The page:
“The excitement of getting a random pen in a bag was priceless,” he said. Then he got a Platinum #3776 Century Shugyo “which was a steal for it” price, followed by three more pens since March.
It sounds like a pretty normal thing to do. There’s nothing unusual with buying pens, anyway, including those coming from outside the Philippines.
But the country is entering its fourth month under various quarantine measures due to COVID-19. Globally, the Coronavirus disease has infected more than 100 million and killed more than 500,000 people as of writing. Priorities have changed in this pandemic, and hobbies like pen collecting have taken the back seat for most.
Hobby under lockdown?
Restricting human movement was the primary measure of most governments worldwide. This meant that people can only go out of their homes to buy essential goods. Everything else has to be delivered. Companies with no work-from-home policies were forced to come up with measures while others smoothly shifted to virtual offices.
Basically, everyone stayed at home. But that didn’t necessarily stop the collecting.
“Access to fountain pens have not really stopped during the pandemic, even during the lockdown,” shared Jun Castro, who has been collecting pens since the late 70s. During the Luzon-wide enhanced community quarantine (ECQ), Fountain Pen Network Philippines (FPN-P) auctioned 54 pens for the benefit of the Philippine General Hospital. Jun donated three pens and successfully bid for four.
The usual delivery of goods was affected, however.
“But that’s completely understandable because of the reduced transnational transportation,” said Joaquin. “And I wouldn’t mind waiting for the packages as long as I’m assured that these are gonna end up in my hands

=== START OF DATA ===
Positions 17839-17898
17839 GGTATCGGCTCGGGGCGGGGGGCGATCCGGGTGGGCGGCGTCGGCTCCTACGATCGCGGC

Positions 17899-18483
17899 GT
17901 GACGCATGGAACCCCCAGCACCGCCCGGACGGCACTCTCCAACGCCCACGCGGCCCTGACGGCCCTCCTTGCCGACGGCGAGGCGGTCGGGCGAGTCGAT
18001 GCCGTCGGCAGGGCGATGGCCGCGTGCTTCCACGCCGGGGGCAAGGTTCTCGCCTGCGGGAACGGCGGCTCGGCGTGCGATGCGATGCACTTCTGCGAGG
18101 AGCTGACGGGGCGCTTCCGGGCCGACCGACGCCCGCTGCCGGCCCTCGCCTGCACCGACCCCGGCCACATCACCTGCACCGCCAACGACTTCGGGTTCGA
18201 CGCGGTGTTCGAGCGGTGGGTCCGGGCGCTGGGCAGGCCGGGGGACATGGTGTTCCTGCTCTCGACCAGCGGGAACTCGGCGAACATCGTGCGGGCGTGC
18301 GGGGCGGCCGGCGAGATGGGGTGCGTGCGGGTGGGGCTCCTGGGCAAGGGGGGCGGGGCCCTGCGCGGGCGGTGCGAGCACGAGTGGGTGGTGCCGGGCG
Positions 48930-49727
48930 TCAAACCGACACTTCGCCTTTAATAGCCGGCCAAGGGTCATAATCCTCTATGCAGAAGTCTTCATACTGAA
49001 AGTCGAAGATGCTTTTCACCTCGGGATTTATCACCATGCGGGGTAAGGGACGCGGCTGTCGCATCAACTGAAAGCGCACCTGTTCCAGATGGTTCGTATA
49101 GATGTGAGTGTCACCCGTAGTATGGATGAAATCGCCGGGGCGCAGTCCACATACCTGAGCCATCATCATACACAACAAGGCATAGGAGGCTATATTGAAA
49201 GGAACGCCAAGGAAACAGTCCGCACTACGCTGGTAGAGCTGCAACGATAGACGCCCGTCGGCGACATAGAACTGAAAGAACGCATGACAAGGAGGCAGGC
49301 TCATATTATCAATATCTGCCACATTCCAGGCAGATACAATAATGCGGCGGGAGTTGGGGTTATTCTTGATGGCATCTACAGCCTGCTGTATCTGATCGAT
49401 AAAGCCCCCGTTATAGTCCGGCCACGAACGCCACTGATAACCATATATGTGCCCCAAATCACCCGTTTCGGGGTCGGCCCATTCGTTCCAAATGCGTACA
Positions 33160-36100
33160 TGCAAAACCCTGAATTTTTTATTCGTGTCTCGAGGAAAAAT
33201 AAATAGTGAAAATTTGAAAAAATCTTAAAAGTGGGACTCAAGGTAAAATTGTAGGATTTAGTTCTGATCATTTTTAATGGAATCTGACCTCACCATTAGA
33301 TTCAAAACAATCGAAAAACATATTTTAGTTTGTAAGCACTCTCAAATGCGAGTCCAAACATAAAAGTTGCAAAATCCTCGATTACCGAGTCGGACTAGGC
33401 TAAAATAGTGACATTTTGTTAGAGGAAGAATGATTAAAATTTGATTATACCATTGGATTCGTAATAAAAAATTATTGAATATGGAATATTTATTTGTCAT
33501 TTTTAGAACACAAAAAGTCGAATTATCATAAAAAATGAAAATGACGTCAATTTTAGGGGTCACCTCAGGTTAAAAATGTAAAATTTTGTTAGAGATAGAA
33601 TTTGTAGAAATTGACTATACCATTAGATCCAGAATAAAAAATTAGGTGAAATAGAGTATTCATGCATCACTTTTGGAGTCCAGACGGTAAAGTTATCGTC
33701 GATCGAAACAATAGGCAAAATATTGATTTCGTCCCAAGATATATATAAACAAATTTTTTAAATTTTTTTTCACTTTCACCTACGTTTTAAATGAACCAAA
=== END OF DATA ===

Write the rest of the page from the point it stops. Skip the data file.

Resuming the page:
For Jun, pen deliveries and pick-ups didn’t pose much challenge. “It was actually more challenging to deliver beer and have a haircut during the lockdown.”
Virtual pen meets
Pen-buying may have continued, another favorite activity among collectors had to stop: pen meets. While smaller groups of collectors have done virtual sessions, for Agnes Manalo, it is just isn’t the same.
“Nandun partially yung kwentuhan element and (for me lang na dati regularly may pen meets) naka set aside talaga yung time na yun for catchup journaling. Madami din show and tell ng ECQ purchases,” said Agnes. “But it’s not the same talaga kasi hindi makapag side conversations and tangents, which i really enjoyed about pen meets.”
She also misses those moments when people would pass around pen, ink, and paper to try and appreciate. The usual hugs whenever a pen friend arrives at and leaves the meet also can’t be done. RIght now, these tactile experiences usually enjoyed in pen meets are gone.
“Parang hindi siya natatranslate to virtual pen meets.”
A sense of normalcy
“I’m aware that I’m speaking from a standpoint of privilege,” said Joaquin, who has been collecting since 2018. “But getting fountain pens despite being in a crisis gives me a sense of normalcy which I sorely need at this time, when most of us are being hit with a certain anxiousness and uncertainty.”
Meanwhile for Jun, his purchases may have been controlled under lockdown, but life goes on for him in the stockmarket industry, which is one of the essential industries under GCQ.
“Using these pens, both the old ones and newly bought, brings me joy and helps put my mental health in check,” he added.
And they are not alone. Many people under lockdown have turned to hobbies to “stay positive.” In the Philippines, aside from COVID-19 concerns, users searched for recipes on Google, including instructions on how to make the lockdown drink trend Dalgona coffee.
Pen meets, however, might be more challenging to bring back. Current general community quarantine measures, a relaxed version of ECQ, still limits activities outside homes. Also, the usual 10 to 30-people-big meets may have to wait. Sanitizing during pen meets is also tricky, since different trims and finishes may not react well to the usual hand sanitizers.
“Parang mas likely for me na journaling/art-ing together/separately, like the art meets I used to go to,” said Agnes. “Less stuff changing hands/getting passed around.”
The sense of having company around may be enough. “May kasama ka lang while you journal/make art.”
What matters after all, is knowing how your pen friend is doing, and hoping they are keeping themselves sane with their pens in this pandemic.
All pen photos courtesy of Joaquin Toledo.